When people think tornado, the first thing that comes to mind is the strong or violent tornado of the Great Plains, generated by supercell thunderstorms. But nature manufactures tornadoes in many ways, and another relatively ubiquitous type are “squall line tornadoes,” generated along the front edge of a bowing or arc-shaped complex of thunderstorms.

Multiple such squall line tornadoes touched down in the Washington area Thursday.

According to one research study, these types of squall lines, called quasi-linear convective systems (QLCS), generate 20 percent of all tornadoes in the U.S. They are typically weaker, smaller and shorter-lived than the classic supercell-type tornado, which is manufactured by a spiral or “helical” updraft called a mesocyclone.

The squall line responsible for Thursday’s wind damage in D.C. approached the city from the southwest, as shown in the figure below.


A QLCS (red and purple wavy band) rapidly approaching the District from the southwest. (Weathertap.com)

This was a very curious line of storms, for several reasons. For one, it lacked lightning. Two, it had a very wavy structure, with multiple arc-shaped segments separated by sharp indentations or notches. Three, it formed in an environment that was only marginally unstable, but that lack of instability was compensated by extremely vigorous ascent of air beneath the jet stream.

A packet of upper-atmosphere spin energy, called a vorticity maximum, was surging into the Washington region, and the squall line was the direct reflection of violently rising air along the leading edge of this energy packet.

The indentations along this wavy squall line likely marked the location of small vortices, which developed in response to the extreme wind shear (increase in wind speed with altitude) overspreading our region.

The squall line had every appearance of a QLCS from the standpoint of weather radar. This is why the National Weather Service issued a tornado warning for a segment of Northern Virginia, and central Maryland, in the path of this storm. Meteorologists are only now discovering the mechanisms by which QLCS tornadoes develop, and it is a very different process than the classic supercell-type tornado.

There are real challenges behind detection of QLCS tornadoes; their parent circulations, called misocyclones, are smaller, shallower and shorter-lived than the vigorous tornado-spawning mesocyclones of supercells. They more easily elude detection using Doppler radar, especially at long distances from the radar. And they are less likely to be identified visually, as they are often embedded in heavy rain along the leading convective line of QLCSs. Their strong, rotary winds often become embedded in the powerful straight-line winds of downbursts, making a post-mortem assessment even more difficult.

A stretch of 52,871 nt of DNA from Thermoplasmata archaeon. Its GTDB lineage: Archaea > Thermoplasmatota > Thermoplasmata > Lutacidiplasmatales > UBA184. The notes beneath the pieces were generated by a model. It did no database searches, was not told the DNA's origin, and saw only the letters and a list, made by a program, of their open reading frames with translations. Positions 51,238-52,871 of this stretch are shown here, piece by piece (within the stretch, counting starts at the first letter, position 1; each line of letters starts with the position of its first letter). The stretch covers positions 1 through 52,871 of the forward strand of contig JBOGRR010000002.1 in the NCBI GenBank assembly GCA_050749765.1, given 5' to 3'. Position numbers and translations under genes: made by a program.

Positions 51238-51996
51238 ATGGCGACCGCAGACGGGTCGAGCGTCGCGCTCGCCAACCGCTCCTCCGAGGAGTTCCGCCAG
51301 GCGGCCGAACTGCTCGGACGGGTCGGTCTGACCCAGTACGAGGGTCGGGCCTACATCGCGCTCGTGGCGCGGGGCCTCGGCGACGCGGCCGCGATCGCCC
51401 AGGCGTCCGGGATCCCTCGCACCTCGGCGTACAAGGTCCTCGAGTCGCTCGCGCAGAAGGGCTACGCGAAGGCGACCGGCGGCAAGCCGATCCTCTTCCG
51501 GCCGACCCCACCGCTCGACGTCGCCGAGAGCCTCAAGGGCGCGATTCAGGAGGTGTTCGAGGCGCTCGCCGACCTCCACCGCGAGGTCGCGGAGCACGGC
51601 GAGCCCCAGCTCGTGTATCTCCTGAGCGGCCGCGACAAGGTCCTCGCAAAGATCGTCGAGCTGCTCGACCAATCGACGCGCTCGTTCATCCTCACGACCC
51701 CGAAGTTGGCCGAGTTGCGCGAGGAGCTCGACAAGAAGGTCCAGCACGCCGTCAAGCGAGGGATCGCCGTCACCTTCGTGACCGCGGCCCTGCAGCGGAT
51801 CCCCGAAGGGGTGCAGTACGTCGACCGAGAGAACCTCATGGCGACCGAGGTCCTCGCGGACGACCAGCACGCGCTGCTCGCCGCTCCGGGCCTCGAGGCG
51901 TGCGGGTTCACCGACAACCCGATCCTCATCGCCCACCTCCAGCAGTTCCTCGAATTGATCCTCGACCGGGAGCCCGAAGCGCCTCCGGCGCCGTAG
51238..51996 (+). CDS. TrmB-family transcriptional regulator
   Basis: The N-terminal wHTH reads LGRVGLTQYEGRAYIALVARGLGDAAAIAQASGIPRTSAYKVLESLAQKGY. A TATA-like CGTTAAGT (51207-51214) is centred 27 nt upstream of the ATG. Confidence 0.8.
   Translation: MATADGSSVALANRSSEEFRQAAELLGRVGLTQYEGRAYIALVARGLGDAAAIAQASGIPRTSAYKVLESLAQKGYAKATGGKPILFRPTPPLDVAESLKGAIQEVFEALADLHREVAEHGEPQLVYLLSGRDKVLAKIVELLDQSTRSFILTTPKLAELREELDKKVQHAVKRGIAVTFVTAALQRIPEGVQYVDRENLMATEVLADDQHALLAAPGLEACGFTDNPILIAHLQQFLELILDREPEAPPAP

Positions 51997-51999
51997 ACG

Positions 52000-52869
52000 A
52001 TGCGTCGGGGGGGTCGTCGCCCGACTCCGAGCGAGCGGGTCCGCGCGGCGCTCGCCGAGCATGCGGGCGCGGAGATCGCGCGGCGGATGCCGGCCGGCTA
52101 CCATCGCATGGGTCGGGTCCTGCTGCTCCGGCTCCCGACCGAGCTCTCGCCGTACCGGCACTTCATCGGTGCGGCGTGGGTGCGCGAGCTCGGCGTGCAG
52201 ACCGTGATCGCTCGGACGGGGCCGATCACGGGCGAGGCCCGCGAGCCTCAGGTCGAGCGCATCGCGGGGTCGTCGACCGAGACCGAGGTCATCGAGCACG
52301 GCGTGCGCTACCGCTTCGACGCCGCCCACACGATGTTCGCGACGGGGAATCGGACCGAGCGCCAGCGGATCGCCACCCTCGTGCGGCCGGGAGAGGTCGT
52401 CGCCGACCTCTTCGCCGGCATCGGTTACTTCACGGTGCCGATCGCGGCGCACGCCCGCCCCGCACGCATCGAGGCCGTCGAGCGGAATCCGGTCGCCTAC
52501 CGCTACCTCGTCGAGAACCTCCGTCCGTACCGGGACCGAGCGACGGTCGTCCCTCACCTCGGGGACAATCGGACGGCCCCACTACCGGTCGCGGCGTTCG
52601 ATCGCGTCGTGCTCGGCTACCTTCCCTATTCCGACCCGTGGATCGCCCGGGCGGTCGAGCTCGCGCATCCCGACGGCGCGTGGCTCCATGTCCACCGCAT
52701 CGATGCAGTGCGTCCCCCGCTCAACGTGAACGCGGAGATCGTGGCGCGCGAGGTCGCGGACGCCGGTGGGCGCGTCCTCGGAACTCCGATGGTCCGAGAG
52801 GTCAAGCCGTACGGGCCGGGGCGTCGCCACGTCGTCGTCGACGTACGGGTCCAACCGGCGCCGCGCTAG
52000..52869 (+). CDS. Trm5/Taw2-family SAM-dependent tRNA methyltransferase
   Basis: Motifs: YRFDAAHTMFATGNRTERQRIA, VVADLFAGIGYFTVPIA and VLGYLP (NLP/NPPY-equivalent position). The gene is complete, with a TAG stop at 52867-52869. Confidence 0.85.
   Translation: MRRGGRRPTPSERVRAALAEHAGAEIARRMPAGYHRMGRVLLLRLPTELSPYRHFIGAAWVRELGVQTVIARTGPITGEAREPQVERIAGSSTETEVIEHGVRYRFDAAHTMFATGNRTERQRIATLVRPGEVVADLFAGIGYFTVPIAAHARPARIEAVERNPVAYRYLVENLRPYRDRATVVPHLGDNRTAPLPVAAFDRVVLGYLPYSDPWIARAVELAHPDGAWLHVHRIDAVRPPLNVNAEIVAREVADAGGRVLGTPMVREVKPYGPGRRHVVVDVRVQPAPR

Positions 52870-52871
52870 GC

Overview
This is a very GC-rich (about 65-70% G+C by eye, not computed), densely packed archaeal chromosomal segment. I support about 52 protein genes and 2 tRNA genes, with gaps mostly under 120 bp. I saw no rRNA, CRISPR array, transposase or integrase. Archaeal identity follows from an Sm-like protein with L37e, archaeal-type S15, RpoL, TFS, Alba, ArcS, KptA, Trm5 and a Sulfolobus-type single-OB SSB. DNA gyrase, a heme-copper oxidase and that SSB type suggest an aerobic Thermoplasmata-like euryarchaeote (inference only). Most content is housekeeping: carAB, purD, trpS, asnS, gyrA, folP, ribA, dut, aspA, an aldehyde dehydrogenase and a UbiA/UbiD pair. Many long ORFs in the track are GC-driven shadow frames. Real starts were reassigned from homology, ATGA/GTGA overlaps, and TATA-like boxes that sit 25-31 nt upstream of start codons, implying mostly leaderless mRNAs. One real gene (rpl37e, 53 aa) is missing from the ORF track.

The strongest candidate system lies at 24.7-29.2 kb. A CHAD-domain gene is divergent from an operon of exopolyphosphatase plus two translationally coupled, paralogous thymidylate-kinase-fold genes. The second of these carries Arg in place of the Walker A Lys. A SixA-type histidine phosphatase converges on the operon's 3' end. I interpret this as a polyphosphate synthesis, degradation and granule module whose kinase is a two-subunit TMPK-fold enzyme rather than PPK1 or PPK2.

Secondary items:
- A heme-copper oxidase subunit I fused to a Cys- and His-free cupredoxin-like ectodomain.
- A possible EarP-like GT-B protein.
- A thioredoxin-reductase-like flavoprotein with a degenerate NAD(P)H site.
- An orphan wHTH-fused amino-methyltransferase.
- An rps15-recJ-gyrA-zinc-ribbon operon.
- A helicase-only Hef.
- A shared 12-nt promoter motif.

The figure below shows a Doppler radar snapshot of the QLCS as it swept across the District, from southwest to northeast, at 2:42 p.m. The scanning radar was located at Andrews Air Force Base, to the southeast of D.C. This is a highly sensitive radar, specifically attuned to detecting subtle changes in horizontal wind speed and direction (wind shear) close to the air terminal. The radar resolved two misocyclonic circulations, shown by the white arrows in the figure.


Detection of misocyclones (white arrows) along the leading edge of the QLCS as it swept across the District (Ian Livingston, adapted from Weather Underground).

The counterclockwise-rotating misocyclones were detected along the front edge of the QLCS, as expected. They are recognized as velocity couplets — small regions of strong outbound (red color) airflow adjacent to inbound (green color) radial velocity. While these rotating air columns were detected over a thousand feet above ground, within the cloud layer, their vortical circulations likely extended to the ground, becoming amplified as very weak and transient tornadoes, creating spotty wind damage across the District.

The characteristic funnel cloud of a tornado was missing in many of the videos we examined. But in the case of the likely tornado that hit the Tidal Basin and H St. Corridor, we could see (in one instance) the spinning column of water spray on the river, and rotation in the cloud base.

Why wasn’t there a white funnel visible from the cloud to the ground like you often see in tornadoes? The weak nature of the rotating air column meant that the core pressure drop was insufficient to cause enough expansional cooling for a condensation funnel cloud to form.